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Also in this issue, Karen's translations of

Naim Araidi

Shaul Carmel

Michel Haddad

Yehuda Amichai

Asher Reich

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Other translations by Karen Alkalay-Gut in previous issues:

Yehuda Amichai
Miriam Baruch Chalfi
Raquel Chalfi
Yaffa Zins
Iris Le'al
Leah Rudnitsky
Ben Zion Tomer

Poems by Karen in Spring 2000

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A previous feature on Karen's book
In My Skin

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Karen's website

Recommended sites:

www.ariga.com

www.alsopreview.com

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Email
Ms. Karen Alkalay-Gut _______

For more poetry

Schulamith Chava Halevy

Schulamith Chava Halevy



Translated by Karen Alkalay-GutKaren Alkalay-Gut


The Blood Is Calling

The worm-riddled mulberry trees of
Dona Gracia and Don
Joseph Nasi call
from their Autumn in thirsty Galilee
Ay my blood, my blood, cries out
in silkworm silence
from the cauldron

Through a scarlet threaded scarf,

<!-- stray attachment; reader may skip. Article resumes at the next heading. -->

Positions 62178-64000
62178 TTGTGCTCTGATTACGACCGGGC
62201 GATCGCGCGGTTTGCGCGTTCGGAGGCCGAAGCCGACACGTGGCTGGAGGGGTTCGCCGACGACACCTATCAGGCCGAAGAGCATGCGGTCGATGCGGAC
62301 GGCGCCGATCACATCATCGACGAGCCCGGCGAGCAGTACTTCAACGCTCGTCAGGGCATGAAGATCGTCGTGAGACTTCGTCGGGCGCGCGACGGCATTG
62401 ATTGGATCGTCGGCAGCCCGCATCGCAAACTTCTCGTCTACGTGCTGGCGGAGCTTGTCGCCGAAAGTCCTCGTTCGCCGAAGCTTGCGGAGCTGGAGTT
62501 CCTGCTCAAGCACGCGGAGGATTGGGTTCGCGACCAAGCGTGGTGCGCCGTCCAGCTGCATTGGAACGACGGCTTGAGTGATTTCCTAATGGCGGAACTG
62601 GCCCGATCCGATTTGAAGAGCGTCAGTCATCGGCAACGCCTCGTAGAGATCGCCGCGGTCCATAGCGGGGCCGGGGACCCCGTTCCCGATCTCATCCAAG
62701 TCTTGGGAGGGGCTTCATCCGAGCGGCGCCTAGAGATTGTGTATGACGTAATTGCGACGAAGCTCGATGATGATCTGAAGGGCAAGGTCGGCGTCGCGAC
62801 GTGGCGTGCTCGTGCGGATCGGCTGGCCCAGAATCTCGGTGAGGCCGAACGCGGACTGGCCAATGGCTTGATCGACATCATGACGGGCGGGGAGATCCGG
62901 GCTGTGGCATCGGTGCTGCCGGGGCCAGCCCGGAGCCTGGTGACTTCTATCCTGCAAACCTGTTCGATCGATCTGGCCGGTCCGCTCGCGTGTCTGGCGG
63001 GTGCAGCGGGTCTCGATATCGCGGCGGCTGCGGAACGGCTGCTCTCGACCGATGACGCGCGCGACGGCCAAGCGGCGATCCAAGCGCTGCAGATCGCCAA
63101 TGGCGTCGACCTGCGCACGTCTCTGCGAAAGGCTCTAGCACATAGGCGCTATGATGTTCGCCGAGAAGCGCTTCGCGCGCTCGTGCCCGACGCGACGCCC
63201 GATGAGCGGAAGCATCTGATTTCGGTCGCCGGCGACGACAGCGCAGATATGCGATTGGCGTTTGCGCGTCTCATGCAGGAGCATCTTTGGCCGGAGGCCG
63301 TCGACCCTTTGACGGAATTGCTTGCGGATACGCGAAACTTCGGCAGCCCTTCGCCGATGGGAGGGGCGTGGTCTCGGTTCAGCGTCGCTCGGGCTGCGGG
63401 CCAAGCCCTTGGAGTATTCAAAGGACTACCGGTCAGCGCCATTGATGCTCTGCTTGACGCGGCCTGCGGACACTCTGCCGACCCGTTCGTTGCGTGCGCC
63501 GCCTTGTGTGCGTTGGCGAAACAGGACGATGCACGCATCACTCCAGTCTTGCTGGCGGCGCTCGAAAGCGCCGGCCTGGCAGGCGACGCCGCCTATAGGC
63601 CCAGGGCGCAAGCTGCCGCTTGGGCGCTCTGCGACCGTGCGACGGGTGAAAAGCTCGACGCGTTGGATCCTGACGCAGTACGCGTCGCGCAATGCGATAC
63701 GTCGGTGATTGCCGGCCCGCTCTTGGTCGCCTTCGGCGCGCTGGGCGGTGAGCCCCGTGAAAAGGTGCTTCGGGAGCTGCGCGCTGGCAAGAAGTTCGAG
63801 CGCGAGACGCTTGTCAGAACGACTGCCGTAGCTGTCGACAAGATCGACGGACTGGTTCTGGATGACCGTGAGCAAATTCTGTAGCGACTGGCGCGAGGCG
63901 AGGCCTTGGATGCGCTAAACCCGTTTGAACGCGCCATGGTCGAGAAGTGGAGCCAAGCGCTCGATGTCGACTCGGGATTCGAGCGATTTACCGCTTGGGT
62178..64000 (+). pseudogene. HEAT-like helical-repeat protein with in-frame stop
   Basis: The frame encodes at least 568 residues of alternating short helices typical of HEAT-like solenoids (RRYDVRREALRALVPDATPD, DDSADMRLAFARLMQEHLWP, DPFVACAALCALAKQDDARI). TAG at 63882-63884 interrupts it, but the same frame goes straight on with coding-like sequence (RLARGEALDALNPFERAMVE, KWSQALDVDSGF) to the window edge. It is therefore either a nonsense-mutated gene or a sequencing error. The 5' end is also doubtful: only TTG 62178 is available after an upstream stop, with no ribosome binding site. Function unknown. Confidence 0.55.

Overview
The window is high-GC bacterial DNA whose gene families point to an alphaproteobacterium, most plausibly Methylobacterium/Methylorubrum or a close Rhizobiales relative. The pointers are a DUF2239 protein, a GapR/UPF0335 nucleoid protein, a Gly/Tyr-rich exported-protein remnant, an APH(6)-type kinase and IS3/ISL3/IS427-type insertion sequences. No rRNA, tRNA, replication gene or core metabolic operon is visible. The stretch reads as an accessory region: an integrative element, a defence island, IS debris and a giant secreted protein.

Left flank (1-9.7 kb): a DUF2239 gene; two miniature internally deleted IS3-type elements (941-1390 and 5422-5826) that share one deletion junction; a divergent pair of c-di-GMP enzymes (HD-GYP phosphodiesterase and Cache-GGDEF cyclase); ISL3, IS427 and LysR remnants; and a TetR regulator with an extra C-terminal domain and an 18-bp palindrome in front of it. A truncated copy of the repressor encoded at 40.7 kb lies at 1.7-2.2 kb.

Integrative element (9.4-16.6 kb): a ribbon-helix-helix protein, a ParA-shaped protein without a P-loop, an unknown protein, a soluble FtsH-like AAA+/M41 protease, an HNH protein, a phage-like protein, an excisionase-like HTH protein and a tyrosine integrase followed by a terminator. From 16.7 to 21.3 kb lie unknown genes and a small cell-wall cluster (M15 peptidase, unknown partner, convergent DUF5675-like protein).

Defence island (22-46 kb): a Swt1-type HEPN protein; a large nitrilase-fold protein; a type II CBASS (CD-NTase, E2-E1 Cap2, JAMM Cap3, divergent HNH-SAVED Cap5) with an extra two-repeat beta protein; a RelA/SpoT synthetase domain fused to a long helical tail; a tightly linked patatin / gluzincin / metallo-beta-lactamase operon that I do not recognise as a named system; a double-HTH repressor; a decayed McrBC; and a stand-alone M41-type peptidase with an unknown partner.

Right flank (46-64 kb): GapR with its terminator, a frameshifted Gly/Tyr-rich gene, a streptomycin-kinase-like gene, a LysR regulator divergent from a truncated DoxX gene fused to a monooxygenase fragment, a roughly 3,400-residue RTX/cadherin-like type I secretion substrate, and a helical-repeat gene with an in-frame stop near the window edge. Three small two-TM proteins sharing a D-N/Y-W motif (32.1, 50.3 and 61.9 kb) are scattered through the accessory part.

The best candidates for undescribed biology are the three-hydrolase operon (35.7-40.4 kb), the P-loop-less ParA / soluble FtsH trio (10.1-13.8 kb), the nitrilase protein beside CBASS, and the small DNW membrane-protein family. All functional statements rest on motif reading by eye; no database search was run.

I call from a poppy-picked meadow
a green field bereft of promise
a green that is longing Ay
blood of severed poppy cries in vain

The blood is calling
Ay la sangre llama
From Sevilla it hisses
all the way here to me
Through pogroms, expulsions and rape
my ancestors sacrificed at the autos de fe
those who fled and those who
bartered their honor
for a soul in exile

My exiled soul is
exposed to all
like the scarlet cord
from Jericho's wall
gashes of torment
spread out like a skirt
in my-soul-soaked sands
I seek release
but in vain my blood's silence calls out
to let go the extinguished shores


Red Summer Salad

First start with cherries,
equal amounts of dark
and light. Using a small
well-sharpened knife
circle each fruit
with an oblique cut.
This eases the pitting.

With hands pointing down
let the nectar gathering
around the nails drain
into the flesh of the fruit
in the bowl…

Must concentrate
There's no time for thought

Carefully not to cut
the flesh. (It is not kosher
and do not — no matter what — remember…
other blood.)

Wash the strawberries gently
without bruising the texture
without thinking of it
(sand on blood).

The strawberries I first shape
in the form of a heart while removing
the stem. The left hand binds the fruit
to the cutting board
while the right slices
carefully.

If possible, the raspberries
should be picked fresh.
Holding the fruit at its base
pull it gently
from the prickly stem.
(And the bushes tend to protect,
scratch hands, feet,
catch at the hem of the skirt
like an irritating memory.
You get over that. The taste
makes it worth it.)

Those who desire can
add mulberries, preferably red.
In France they add
red currants, and Sirop de Cassis or Grenadine
to balance the tartness
but one may simple add sugar to taste.

Serve at once.